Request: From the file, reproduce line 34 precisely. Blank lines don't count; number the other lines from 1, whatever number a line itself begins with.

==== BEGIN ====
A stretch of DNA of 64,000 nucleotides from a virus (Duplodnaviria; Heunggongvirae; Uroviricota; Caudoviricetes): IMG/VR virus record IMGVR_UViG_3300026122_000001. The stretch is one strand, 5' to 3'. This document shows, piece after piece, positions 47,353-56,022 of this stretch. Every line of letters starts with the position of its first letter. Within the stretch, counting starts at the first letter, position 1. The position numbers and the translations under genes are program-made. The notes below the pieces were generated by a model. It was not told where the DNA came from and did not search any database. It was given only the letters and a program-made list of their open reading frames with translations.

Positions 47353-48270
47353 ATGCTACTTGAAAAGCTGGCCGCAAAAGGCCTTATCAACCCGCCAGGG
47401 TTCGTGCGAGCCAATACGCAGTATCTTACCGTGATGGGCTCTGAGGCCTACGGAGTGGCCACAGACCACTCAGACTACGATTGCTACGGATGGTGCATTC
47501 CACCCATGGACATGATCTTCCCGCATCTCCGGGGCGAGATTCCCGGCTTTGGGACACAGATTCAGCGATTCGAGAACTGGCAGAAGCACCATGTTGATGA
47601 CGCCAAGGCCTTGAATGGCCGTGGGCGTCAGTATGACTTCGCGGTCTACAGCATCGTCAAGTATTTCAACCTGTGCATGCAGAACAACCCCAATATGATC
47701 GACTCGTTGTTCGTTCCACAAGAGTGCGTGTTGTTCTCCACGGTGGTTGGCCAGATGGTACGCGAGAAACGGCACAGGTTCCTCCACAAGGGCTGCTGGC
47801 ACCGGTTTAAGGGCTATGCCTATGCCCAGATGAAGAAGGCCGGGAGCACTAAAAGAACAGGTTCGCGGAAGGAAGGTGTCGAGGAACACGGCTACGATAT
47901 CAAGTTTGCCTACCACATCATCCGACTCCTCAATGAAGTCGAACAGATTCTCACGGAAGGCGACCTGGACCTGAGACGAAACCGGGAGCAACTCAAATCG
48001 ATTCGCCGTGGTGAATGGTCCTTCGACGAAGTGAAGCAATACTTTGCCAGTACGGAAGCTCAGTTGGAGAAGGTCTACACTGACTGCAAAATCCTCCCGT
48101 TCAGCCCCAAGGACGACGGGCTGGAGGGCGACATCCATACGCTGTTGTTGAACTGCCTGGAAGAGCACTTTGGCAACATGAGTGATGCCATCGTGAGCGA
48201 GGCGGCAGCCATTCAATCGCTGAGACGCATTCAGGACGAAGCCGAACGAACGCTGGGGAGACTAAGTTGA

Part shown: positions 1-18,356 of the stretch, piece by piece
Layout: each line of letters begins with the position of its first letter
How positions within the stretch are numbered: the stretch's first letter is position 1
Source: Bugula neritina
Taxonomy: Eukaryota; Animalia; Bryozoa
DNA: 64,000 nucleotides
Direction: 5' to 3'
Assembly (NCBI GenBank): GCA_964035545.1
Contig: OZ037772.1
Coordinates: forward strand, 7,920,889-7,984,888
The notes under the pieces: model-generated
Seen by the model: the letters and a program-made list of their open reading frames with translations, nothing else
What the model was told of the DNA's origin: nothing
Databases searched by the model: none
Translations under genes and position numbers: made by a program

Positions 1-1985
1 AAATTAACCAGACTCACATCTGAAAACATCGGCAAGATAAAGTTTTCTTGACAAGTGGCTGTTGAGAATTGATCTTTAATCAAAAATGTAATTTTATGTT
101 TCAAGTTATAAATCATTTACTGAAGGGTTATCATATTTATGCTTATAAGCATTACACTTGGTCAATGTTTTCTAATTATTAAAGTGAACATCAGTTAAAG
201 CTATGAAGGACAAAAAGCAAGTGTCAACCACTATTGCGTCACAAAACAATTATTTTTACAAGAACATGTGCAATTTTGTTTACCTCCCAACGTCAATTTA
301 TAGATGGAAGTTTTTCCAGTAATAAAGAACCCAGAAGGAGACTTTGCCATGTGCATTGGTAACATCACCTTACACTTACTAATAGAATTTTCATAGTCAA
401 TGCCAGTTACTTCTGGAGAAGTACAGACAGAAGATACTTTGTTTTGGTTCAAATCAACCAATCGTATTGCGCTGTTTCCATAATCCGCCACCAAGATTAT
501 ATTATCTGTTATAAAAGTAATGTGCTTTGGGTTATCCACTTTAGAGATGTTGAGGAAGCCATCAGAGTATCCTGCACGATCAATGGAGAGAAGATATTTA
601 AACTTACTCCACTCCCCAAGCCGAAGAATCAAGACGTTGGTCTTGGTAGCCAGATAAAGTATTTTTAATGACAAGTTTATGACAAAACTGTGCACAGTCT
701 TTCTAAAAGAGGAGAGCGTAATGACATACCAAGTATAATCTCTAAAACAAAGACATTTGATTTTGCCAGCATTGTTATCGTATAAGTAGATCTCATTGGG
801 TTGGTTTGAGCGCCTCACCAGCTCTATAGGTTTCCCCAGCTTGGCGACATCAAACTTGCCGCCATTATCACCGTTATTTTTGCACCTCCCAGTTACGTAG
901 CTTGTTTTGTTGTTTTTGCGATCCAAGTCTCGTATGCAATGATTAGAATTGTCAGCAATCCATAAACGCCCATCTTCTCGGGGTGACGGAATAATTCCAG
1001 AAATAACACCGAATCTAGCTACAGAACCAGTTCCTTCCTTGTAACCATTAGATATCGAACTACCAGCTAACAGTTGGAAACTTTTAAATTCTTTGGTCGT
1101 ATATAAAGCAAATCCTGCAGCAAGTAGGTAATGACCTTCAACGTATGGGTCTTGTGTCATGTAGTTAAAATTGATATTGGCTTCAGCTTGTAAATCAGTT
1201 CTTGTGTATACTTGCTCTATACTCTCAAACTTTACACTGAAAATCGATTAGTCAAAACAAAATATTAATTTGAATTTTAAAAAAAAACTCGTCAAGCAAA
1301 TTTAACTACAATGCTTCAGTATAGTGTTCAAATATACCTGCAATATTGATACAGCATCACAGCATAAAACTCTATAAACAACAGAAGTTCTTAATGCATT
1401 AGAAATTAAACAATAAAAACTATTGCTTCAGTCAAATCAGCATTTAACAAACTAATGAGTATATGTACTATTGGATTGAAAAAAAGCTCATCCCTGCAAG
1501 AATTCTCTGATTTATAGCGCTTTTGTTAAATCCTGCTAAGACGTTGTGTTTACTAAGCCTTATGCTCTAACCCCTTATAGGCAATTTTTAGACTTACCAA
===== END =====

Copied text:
501 ATTATCTGTTATAAAAGTAATGTGCTTTGGGTTATCCACTTTAGAGATGTTGAGGAAGCCATCAGAGTATCCTGCACGATCAATGGAGAGAAGATATTTA